GENERAL HEALTH INFORMATION

When it comes to health and well-being, there are certainly a lot of factors that come into play. And though nobody can completely eliminate their chances of developing certain diseases and conditions, there are steps that people can take to reduce their risk.

A Healthy Weight

In recent years, researchers have learned just how important maintaining a healthy weight is for overall health. Being at a healthy weight reduces the risk for heart disease, cancer, stroke, diabetes, arthritis, depression and many other medical conditions. The primary way to reduce weight or maintain a healthy weight is to consume fewer calories by eating a healthy diet. Some of the basic pointers for eating healthily include choosing whole grains rather than refined sources of carbohydrates, eating a wide variety of fruits and vegetables and choosing low-fat sources of calcium and dairy products, as well as lean sources of protein. Following healthy eating habits is not only good for overall weight, but it may offer additional protections to the heart as well as protection against other diseases.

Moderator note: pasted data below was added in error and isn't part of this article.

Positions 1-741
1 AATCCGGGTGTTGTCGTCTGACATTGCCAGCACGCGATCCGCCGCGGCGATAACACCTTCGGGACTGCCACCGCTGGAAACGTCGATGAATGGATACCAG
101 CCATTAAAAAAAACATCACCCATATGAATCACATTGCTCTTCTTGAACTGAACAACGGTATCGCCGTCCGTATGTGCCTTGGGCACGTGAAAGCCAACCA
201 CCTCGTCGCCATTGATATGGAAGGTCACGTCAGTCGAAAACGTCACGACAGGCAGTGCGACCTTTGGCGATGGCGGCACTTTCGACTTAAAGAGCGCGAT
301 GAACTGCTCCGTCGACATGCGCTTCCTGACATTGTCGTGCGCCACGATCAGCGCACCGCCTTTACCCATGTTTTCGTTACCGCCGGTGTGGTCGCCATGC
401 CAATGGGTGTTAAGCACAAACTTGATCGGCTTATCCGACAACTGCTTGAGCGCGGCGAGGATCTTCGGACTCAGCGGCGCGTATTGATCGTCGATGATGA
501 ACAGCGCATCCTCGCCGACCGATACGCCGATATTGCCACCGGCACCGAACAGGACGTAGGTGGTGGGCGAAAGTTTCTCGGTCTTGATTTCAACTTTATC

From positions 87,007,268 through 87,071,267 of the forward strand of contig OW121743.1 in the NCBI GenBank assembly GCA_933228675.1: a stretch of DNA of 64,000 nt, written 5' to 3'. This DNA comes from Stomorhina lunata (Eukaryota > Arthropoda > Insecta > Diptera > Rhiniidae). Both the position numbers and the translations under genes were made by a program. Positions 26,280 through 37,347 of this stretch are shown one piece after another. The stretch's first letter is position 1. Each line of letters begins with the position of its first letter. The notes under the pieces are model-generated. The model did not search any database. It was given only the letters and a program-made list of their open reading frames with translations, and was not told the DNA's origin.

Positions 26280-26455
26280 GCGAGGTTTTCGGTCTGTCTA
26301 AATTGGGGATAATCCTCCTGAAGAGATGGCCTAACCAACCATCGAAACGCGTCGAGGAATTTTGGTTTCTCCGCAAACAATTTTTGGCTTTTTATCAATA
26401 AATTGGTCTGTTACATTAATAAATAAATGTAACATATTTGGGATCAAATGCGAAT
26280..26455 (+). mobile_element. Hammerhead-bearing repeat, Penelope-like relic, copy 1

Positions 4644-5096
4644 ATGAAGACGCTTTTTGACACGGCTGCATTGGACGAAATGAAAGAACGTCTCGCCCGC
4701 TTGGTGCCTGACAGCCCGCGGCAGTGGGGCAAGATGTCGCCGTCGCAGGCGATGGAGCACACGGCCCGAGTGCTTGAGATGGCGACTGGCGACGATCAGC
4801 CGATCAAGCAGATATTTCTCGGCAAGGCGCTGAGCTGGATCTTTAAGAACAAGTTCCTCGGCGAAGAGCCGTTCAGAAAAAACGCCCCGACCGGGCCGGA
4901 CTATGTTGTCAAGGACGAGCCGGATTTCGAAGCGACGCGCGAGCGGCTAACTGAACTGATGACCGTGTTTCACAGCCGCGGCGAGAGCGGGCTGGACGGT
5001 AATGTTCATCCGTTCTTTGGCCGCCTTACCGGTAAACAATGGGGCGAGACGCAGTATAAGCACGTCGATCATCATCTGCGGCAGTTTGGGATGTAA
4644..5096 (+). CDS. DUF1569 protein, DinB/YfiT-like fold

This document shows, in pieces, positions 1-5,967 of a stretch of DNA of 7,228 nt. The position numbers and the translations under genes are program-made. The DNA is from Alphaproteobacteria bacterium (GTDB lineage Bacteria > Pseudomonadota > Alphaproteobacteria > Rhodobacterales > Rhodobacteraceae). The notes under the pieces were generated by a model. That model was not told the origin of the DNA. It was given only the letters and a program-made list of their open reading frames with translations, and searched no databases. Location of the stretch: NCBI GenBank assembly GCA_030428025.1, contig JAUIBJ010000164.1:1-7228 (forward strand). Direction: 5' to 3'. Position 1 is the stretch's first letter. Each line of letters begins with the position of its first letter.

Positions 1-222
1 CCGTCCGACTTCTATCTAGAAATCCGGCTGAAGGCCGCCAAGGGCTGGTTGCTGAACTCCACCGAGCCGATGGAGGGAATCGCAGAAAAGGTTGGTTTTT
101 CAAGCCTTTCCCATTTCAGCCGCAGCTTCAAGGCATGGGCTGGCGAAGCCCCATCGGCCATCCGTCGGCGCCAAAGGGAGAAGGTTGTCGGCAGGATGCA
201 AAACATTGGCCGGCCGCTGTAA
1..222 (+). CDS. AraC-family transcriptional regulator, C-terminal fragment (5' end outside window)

The other factor that’s important for general health is fitness. Not only can a good fitness level help maintain a healthy weight, but it can also directly lower the risk for diseases such as heart disease, stroke, diabetes and cancer, among others. Most adults should strive for 2 1/2 hours of moderate-intensity exercise each week, or one hour and 15 minutes of vigorous-intensity exercise each week. Two or more days of muscle-strengthening activities are also recommended.

A Good Relationship With a Health-Care Provider

Another critical part of the equation when it comes to maintaining good general health is to schedule regular checkups with a health-care provider. In fact, everyone should have a health-care provider whom they see regularly. The frequency at which people need to schedule checkups will vary based on age, gender and overall health status, so talk to your health-care provider about how often you should be seen, as well as what tests will be needed to maintain good health.

SOURCES: Office of the Surgeon General, U.S. Department of Health and Human Services; U.S. Office on Women's Health; U.S. Department of Agriculture; U.S. Centers for Disease Control and Prevention

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